PRESS CONFERENCE: Karolina Muchova after her semifinal shocker

I think it’s very good, and it can be a curse as well for the fact when I choose the wrong option … But I’m glad that I have, I wouldn’t call it a problem, but it’s a good problem to have. Karolina Muchova, following her win over Aryna Sabalenka in the Roland Garros semifinals, on the challenge of choosing the right shot to pull from her loaded quiver.

Muchova, the latest in a long line of arresting stylists from the Czech Republic, knows “problems.” Time and again, what once seemed like an inevitable path to tennis glory has been derailed by injury and the painstaking process of rebuilding her confidence and fitness.

By contrast, then, deciding which of her tools to employ at any given moment in a match is a manageable burden—and one that scads of her fellow pros wished they faced.

As Tennis Channel commentator Martina Navratilova put, “She’s old-school. Classic tennis all around. No massive weapon, but her biggest weapon is her variety.”


These days, it takes a novel player to survive at the elite level without a big weapon: an Elena Rybakina serve, an Aryna Sablenka forehand, a Coco Gauff backhand. At 5’11”, Muchova is of adequate size, but there is something inherently delicate, well-expressed in the light tread and elegant game that masks her athleticism that often has her striking the ball airborne, both feet off the ground, with grace and easy—if not overwhelming—power.

Those are valuable assets, but Muchova has paid dearly for them. In 2021, she missed the Australian Open in order to continue rehabbing the abdominal/lower back injury that prematurely ended her 2021 season. Last year, she was working her way back in the spring until, in perhaps her most dispiriting setback of all, she left the court at Roland Garros in tears after a severe ankle sprain cut short her third-round match.

“There have been many moments, many lows, from one injury to another,” the 26-year-old told reporters after her sensational comeback win over Sabalenka. “Some doctor(s) told me, you know, maybe you’ll not do sport anymore. But I always kept it kind of positive in my mind.”




Now that Muchova is a Grand Slam singles finalist she has something besides injury woes in common with her compatriot Miloslav “Big Cat” Mecir. He was a two-time Grand Slam finalist and Olympic singles gold medalist in the late 1980s, but his career crashed after just seven years on tour due to a bad back. Like him, Muchova is a liquid mover whose game is deceptively effortless, but she has even greater variety in her game.

These days, though, the more frequent comparisons are to Roger Federer and Justine Henin, which tells you all you need to know about Muchova’s one-handed backhand slice (her everyday rally backhand is a two-hander). It also gives you some idea of Muchova’s so-called “problem.”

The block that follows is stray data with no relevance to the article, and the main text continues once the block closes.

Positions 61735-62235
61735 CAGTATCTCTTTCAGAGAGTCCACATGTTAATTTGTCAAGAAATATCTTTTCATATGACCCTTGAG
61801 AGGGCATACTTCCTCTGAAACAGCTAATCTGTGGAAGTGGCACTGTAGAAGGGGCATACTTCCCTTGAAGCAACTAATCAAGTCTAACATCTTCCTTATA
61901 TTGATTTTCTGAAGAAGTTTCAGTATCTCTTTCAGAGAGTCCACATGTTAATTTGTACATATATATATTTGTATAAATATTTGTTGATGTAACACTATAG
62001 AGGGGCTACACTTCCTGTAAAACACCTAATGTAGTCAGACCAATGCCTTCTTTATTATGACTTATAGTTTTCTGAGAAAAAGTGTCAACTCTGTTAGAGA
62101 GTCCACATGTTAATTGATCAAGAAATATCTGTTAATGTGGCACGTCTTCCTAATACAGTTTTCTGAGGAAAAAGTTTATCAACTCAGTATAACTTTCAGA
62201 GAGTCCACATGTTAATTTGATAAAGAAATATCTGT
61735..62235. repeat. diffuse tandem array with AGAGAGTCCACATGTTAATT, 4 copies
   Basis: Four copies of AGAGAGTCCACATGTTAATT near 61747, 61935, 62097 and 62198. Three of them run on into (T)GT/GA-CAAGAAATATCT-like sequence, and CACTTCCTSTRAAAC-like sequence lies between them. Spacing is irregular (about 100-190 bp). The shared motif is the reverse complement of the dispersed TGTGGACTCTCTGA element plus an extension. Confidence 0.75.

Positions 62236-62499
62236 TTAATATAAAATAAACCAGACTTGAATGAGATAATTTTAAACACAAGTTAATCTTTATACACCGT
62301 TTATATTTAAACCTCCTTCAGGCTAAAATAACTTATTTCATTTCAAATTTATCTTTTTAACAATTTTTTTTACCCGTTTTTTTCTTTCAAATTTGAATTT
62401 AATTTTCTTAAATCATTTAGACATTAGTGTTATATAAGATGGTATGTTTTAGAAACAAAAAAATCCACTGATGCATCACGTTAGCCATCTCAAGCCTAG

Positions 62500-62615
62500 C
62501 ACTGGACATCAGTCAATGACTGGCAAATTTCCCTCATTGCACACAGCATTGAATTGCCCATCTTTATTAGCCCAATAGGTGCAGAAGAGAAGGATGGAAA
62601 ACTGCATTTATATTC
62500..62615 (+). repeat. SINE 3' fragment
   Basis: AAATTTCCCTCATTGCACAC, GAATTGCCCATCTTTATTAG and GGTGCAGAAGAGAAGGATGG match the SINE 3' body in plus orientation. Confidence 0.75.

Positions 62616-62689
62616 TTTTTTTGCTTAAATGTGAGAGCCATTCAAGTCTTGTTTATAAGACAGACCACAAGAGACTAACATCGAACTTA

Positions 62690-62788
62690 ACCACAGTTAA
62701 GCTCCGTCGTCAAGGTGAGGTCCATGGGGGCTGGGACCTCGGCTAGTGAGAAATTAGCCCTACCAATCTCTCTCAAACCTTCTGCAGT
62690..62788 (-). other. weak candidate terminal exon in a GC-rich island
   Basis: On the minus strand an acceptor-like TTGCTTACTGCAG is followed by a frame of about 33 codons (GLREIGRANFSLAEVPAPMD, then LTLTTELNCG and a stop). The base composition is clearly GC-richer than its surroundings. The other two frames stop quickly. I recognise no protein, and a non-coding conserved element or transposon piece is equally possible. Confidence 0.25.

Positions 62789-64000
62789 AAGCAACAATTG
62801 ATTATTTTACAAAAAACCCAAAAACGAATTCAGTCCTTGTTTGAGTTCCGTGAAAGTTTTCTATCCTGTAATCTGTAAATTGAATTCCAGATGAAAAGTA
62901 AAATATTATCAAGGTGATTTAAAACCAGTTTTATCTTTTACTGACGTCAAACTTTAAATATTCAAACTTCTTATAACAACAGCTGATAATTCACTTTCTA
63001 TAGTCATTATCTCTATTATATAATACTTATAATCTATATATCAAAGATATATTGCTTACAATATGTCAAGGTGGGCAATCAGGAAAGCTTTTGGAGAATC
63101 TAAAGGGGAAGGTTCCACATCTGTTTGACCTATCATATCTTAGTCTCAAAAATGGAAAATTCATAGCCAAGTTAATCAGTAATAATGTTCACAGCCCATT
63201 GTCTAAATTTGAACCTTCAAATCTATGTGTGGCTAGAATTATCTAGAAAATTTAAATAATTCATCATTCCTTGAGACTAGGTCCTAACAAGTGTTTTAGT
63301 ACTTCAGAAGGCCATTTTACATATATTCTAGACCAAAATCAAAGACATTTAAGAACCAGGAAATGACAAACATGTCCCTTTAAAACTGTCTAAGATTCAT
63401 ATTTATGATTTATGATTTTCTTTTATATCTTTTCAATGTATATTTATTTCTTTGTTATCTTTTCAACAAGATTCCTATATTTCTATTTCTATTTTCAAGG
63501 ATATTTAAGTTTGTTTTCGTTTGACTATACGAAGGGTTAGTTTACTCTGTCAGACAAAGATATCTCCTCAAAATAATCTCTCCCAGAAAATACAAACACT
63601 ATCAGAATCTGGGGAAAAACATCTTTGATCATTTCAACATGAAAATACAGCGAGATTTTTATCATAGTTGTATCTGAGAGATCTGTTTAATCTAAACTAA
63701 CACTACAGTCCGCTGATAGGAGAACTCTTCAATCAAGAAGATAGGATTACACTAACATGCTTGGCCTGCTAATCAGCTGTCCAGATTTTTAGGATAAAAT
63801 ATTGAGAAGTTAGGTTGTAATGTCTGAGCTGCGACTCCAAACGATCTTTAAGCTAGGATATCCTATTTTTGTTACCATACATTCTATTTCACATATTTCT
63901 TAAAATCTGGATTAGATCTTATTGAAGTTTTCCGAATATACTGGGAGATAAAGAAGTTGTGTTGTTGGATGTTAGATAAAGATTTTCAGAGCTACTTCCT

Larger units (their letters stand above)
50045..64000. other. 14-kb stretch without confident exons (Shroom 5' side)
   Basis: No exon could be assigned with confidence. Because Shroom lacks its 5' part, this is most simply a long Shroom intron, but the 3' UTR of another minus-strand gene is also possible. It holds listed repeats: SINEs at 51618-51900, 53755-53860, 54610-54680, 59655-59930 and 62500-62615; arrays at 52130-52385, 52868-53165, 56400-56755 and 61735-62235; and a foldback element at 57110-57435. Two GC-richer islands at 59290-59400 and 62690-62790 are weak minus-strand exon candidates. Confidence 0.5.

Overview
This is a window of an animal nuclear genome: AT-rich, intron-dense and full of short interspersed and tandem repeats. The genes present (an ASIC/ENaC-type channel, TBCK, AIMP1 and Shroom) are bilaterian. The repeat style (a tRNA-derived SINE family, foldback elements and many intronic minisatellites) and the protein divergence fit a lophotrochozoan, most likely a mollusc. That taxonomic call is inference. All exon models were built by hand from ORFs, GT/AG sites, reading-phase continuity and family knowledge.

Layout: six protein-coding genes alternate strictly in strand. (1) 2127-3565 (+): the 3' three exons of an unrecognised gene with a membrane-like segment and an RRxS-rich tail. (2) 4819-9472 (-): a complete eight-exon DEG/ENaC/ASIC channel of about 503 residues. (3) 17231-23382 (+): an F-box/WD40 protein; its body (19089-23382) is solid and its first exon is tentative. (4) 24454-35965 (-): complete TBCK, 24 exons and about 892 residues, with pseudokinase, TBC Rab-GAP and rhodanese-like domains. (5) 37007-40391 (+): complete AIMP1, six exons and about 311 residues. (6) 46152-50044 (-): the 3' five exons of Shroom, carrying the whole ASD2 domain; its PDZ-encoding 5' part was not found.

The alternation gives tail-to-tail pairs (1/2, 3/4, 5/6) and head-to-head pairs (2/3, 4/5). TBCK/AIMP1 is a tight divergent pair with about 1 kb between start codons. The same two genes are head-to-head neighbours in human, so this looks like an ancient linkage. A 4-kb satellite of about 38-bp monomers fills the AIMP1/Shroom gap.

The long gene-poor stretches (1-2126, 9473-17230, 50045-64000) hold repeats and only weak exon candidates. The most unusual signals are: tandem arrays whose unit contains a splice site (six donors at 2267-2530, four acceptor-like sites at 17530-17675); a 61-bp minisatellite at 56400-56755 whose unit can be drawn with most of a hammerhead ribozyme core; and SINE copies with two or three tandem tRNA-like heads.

When asked by a reporter some days ago if her shot-selection options ever make it difficult for Muchova to think clearly on the court, she conceded the point. She explained that she might intend to play the first, obvious option, but her flair gets the better of her. She turns to a “third or fourth” option, and suddenly that backhand approach shot is shelved in favor of a feathery dropper that leaves an opponent rooted where she stands.

“It's something, like, terrible. I always am [thinking], ‘Oh, I hope nobody saw this,’ but there are plenty of people around. So, yeah, I’m still working on this.”

Tennis fans who worship at the altar of creativity rather than that of power have long been smitten by Muchova’s game. During the Roland Garros semi, former doubles standout Rennae Stubbs found it hard to curb her enthusiasm:


Journalist Alex MacPherson tweeted that had Muchova been healthy all along, she would long be a Top 10 mainstay. And Patrick Mouratoglou, who appears to coach just about everyone now that Serena Williams is out of the picture, tweeted: “Impressive Muchova who plays this match like she has played already 15 GS semifinals.” This one was her first.

After yielding to Muchova, Sabalenka said: “She was a little bit out of radar, but she always play great tennis, coming to the net, playing really aggressive. Like if she sees these short balls, she’s coming to the net, so it's kind of a little bit tricky to build a point against her.”

Last fall, Muchova struggled to rebuild a ranking that had dropped down to No. 235 at the US Open. She entered a series of sub-tour events, but found no relief and wondered what the future held. “It’s up-and-downs in life all the time,” she said on Thursday. “Now I'm enjoying that I’m on the upper part now.”

More terrible, please.